Interprofessional Education: A Perspective From India

Interprofessional Education: A Perspective From India

Izhar Faisal (Medeor Hospital, India), Saima Salam (Lal Ded Hospital-Government Medical College, Srinagar, India) and Manisha Arora (Delhi Pain Management Centre, India)
Copyright: © 2020 |Pages: 27
DOI: 10.4018/978-1-7998-3066-5.ch013


With an ever worsening shortage of healthcare workers, there has been a global shift towards strengthening of interprofessional education (IPE). IPE has existed as a powerful tool in developed countries, but in developing countries like India, it is still in its infancy. Several models of interprofessional education exist, yet India lags behind in implementing these models in academic curricula. Rudimentary curriculum, inefficient healthcare system, and maldistribution of health professionals are some of the potential barriers. A complete overhaul of the healthcare system along with progressive strategies of incorporation of IPE needs to be debated, and associated limitations need to be addressed. Adequate institutional support, well-constructed protocols, infrastructural revamp, and change of workplace culture are vital for IPE to succeed and be sustainable. This chapter provides an overview of IPE and collaborative practice in Indian settings and presents an account of an Indian institution utilizing IPP approach and highlights potential challenges in incorporating IPE in the academic curriculum.
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“Interprofessional education is a necessary step in preparing a collaborative practice-ready health workforce that is better prepared to respond to local health needs” (WHO, 2010)



Interprofessional Education (IPE) is not a recent concept; it has existed as a powerful tool in developed countries for past several years. Early initiative dates back to 1940s in USA, 1960s in Canada, 1970s in Sweden and Australia (Nisbet, Lee, Kumar, Thistlethwaite, & Dunston, 2011) and 1980s in United Kingdom (Barr, 2014) . The World Health Organization (WHO) reports, “Continuing Education for Physicians” (World Health Organization [WHO], 1973) and “Learning together to work together for health” (WHO, 1988) in late 1980s were the main driving force for popularity of IPE. The 59th World Health Assembly (WHA) recognized that shortages of the health workers are interfering with efforts to achieve the internationally agreed health related development goals (WHO, 2006). It urges member states to use innovative approaches to teaching with state of the art teaching materials and continuing education through the innovative use of information and technology (WHO, 2006).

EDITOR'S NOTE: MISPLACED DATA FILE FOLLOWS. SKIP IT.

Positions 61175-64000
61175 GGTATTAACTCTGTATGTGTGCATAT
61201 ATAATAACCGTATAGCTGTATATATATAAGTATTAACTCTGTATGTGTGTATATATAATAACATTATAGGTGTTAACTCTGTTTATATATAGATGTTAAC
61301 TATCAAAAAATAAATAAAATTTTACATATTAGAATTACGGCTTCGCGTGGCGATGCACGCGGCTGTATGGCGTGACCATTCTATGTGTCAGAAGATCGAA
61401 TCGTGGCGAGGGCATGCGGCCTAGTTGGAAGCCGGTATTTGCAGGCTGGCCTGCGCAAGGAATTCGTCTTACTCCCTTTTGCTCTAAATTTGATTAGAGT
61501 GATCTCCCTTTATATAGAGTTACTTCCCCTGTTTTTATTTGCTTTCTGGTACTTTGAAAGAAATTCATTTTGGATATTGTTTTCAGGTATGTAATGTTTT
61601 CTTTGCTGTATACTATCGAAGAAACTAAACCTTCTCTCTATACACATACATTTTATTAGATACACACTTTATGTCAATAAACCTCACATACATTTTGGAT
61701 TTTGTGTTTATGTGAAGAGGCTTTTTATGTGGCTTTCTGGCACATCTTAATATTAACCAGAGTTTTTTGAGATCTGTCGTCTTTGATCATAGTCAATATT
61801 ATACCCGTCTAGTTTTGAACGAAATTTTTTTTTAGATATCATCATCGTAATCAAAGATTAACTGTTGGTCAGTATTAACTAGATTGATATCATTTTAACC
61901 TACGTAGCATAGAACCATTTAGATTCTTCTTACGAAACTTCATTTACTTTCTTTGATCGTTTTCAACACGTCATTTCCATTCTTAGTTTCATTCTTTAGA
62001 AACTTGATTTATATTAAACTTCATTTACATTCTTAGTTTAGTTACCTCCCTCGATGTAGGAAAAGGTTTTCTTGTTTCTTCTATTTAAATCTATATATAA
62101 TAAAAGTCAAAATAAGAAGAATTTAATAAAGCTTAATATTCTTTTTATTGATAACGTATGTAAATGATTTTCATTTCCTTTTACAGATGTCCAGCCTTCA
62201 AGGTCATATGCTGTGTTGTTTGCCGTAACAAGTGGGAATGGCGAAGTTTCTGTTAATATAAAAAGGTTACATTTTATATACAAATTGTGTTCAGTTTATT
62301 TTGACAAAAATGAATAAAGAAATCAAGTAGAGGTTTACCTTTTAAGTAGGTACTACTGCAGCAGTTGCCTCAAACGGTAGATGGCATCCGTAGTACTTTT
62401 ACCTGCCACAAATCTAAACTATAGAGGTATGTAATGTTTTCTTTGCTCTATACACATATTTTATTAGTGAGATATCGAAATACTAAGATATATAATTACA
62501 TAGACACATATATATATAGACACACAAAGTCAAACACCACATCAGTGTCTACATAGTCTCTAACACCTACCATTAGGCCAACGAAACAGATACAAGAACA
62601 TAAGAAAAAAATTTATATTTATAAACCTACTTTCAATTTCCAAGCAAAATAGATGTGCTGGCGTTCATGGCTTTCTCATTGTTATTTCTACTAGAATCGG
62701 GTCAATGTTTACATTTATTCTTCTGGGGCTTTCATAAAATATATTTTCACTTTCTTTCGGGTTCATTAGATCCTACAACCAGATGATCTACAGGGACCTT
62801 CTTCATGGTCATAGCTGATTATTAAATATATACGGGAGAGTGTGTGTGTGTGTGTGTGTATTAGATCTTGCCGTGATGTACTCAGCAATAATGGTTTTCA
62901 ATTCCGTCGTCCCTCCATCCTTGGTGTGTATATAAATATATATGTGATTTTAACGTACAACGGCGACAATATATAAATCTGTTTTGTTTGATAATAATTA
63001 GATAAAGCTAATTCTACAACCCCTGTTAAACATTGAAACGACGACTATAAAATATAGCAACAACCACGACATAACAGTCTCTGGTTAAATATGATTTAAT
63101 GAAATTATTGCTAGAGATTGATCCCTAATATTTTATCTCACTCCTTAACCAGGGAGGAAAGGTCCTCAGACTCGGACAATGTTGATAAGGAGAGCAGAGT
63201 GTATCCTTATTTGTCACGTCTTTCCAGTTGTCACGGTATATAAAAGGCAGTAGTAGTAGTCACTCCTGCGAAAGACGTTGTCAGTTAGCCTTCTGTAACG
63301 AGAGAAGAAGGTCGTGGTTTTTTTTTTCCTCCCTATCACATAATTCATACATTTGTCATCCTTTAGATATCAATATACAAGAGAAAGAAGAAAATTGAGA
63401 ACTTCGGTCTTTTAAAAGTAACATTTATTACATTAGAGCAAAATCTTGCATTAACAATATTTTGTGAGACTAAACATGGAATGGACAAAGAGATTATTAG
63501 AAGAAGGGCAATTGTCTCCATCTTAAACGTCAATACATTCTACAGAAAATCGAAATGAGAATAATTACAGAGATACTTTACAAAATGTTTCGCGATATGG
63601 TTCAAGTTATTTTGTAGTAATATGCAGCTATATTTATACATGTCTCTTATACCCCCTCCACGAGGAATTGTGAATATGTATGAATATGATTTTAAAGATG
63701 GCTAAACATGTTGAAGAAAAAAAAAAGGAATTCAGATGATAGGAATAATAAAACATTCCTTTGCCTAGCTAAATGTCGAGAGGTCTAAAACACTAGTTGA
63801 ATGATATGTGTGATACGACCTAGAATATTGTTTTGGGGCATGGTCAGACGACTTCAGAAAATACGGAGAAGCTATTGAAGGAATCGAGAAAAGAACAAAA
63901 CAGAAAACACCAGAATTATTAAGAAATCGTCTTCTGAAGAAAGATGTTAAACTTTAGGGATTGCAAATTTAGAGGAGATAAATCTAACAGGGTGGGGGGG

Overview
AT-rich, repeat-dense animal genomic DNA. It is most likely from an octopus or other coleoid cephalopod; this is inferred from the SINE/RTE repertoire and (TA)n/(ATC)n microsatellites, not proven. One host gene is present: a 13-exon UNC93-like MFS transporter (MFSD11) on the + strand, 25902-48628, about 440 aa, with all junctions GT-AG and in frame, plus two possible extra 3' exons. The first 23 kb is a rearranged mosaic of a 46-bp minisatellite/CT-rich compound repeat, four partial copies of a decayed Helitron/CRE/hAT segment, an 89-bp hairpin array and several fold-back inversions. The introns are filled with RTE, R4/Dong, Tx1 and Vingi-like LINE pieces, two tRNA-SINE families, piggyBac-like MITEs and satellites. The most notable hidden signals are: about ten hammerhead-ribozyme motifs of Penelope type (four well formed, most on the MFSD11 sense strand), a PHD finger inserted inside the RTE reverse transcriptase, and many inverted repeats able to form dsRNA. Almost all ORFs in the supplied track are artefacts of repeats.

With the ever-worsening shortage of health care workers globally, a constant rise of ageing population and increasing incidence of chronic and complex conditions as well as professional silos, wherein health professions are educated and practice separately, the change of vision and strategy for education of health care professionals has become imperative. A thorough understanding of roles and responsibilities of each health profession and collaborative practice is need of the hour.

According to Centre for the Advancement of Interprofessional Education (CAIPE), the aim of interprofessional education is to improve patient care through an interactive learning process wherein two or more professionals learn with, from and about each other to improve collaboration and the quality of care (Centre for the Advancement of Interprofessional Education [CAIPE], 2002).

WHO has been a supporter of Interprofessional Education for Collaborative Practice (IPECP) and to facilitate implementation; it came up with recommendations and framework for Action (WHO, 2010) for interprofessional education. With regards to IPE, it states that ‘Health professional’s education and training institutions should consider implementing interprofessional education in both undergraduate and postgraduate programmes’ while recognizing that the quality of the evidence supporting this recommendation is low, and the strength of the recommendation is conditional (WHO, 2013).

The past decade or so has seen global shift towards strengthening of IPE, however in developing countries like India it’s still in nascent stages. At present, India lags behind developed countries in implementation of IPE, therefore, there is a dire need to support interprofessional education within the Indian academic curriculum. Academic programmes must be tailored to train students, both academically and experientially, in concepts and practices of IPE so that a workforce is created that can educate and train other educators, practicing professionals and future practitioners in this field.

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